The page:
“One of the great beauties in life…eating with friends, the service, the ambience.” — LeRoy Neiman.
When most people talk about their suburban Downtowns the first topic is usually new restaurants. But professionals who are involved in town planning and economic development know better. Restaurants are the most challenging new businesses for investing, launching and staffing.
Personally, I believe it’s well worth those efforts, as quoted above. And I think of my own beautiful experiences, like traditional cafes from European travel as shown. So I am pleased to report an interesting “case study” recently in my hometown of Glenview.
After years of community input and planning, the Village recently reached agreement with the Ballyhoo Group for a new suburban Downtown river-side restaurant. This prestigious Group now operates several successful restaurants in North Shore and Lincoln Park locations.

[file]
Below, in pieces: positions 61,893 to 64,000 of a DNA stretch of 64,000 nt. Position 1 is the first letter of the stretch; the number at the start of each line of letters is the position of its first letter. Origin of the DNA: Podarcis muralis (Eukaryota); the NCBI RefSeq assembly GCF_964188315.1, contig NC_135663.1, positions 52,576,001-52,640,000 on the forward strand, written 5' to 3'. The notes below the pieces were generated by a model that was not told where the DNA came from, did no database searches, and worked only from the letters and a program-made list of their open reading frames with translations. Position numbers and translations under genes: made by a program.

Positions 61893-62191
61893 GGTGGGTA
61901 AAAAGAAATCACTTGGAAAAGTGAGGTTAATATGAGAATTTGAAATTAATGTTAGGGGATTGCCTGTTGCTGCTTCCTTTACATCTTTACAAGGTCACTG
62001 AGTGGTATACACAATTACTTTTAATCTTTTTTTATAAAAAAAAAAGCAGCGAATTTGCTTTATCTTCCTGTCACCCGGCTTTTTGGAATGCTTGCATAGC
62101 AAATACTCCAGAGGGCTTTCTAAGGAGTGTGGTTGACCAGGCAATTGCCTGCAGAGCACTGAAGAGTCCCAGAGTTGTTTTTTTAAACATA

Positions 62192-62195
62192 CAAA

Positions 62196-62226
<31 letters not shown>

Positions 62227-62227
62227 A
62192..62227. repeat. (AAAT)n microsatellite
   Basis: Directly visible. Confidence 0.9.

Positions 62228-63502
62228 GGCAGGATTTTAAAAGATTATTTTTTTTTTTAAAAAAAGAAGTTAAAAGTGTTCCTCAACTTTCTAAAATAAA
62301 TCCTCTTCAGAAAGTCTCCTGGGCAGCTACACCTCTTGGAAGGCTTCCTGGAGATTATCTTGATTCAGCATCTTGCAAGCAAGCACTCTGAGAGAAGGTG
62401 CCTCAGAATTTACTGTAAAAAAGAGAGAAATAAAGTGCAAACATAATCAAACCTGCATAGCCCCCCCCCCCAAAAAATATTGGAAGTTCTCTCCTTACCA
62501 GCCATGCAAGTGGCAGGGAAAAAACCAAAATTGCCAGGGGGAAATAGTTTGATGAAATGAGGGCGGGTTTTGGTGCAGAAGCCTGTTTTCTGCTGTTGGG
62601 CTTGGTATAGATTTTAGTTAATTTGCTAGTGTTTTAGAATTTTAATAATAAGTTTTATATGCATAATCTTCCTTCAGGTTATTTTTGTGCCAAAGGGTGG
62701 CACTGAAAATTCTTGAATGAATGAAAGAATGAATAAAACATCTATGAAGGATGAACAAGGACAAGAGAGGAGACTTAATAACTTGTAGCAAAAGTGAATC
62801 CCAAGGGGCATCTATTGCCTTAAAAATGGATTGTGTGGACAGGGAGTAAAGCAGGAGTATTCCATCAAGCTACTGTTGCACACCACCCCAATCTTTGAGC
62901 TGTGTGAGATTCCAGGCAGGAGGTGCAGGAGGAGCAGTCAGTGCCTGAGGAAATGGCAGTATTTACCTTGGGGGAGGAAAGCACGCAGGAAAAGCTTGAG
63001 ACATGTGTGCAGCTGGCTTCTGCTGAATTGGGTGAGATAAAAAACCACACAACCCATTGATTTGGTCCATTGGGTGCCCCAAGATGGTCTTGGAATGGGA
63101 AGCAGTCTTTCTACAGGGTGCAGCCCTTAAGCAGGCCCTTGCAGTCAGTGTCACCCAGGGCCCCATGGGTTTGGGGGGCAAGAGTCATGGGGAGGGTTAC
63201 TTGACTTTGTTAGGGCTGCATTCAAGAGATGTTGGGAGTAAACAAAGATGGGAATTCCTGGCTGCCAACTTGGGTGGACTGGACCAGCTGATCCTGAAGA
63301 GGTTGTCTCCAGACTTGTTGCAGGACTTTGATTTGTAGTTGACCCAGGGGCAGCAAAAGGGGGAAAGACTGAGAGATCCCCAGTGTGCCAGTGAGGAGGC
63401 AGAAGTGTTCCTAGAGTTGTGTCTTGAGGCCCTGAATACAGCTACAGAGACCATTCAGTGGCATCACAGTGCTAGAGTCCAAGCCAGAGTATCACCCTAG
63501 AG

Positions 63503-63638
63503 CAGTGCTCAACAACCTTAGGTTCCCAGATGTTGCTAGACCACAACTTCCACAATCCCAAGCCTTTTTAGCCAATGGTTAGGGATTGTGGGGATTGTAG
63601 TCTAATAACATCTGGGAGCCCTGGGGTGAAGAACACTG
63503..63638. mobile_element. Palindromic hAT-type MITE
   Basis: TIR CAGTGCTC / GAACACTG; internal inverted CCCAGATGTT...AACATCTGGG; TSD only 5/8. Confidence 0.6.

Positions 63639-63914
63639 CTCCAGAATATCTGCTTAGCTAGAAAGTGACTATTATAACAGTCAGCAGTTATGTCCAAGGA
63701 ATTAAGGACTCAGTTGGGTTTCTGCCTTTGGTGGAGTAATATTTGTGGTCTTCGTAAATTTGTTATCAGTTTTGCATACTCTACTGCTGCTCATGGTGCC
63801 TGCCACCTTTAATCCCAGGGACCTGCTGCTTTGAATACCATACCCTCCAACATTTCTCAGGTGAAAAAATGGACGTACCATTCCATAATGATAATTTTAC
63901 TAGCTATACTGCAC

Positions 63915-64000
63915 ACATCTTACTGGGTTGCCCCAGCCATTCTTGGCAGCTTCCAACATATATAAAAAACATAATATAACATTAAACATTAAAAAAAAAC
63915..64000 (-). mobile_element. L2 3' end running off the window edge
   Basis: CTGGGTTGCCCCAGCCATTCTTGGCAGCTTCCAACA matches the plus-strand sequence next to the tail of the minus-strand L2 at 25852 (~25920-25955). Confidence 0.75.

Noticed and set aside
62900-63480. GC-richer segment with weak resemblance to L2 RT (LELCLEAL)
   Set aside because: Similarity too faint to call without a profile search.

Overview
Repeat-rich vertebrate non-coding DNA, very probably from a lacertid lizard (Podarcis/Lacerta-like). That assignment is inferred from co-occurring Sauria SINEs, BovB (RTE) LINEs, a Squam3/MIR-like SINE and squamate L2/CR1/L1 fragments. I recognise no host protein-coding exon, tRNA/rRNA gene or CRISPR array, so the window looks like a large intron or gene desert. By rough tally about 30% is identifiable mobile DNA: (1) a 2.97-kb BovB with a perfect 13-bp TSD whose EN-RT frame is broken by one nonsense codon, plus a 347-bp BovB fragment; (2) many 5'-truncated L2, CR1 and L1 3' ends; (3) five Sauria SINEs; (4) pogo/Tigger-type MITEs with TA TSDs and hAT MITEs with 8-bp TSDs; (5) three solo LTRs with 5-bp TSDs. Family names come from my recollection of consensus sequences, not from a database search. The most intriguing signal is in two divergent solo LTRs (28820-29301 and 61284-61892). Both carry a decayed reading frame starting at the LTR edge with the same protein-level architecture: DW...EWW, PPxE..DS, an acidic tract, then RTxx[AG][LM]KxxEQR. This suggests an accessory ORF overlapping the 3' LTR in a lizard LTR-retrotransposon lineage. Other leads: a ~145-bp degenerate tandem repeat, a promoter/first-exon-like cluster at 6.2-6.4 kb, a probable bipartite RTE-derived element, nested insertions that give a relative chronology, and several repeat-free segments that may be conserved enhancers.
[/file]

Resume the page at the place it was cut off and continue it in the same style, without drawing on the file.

The new site is envisioned as an expanding “spark” area for further revitalized Downtown development. While some may question local government economic support for business, Village leaders have effectively fostered community engagement and appreciation.
Published studies also clearly demonstrate the value created by attracting local customers and related businesses. The Urban Land Institute refers to this as the “Design Dividend” from quality development. Think of Millennium Park and the Chicago riverfront!
Local dining – in attractive landscaped settings – is not just about another place to eat. It can be a magical experience. And we can connect with our neighbors, support our local economy, and build a sense of pride in our community.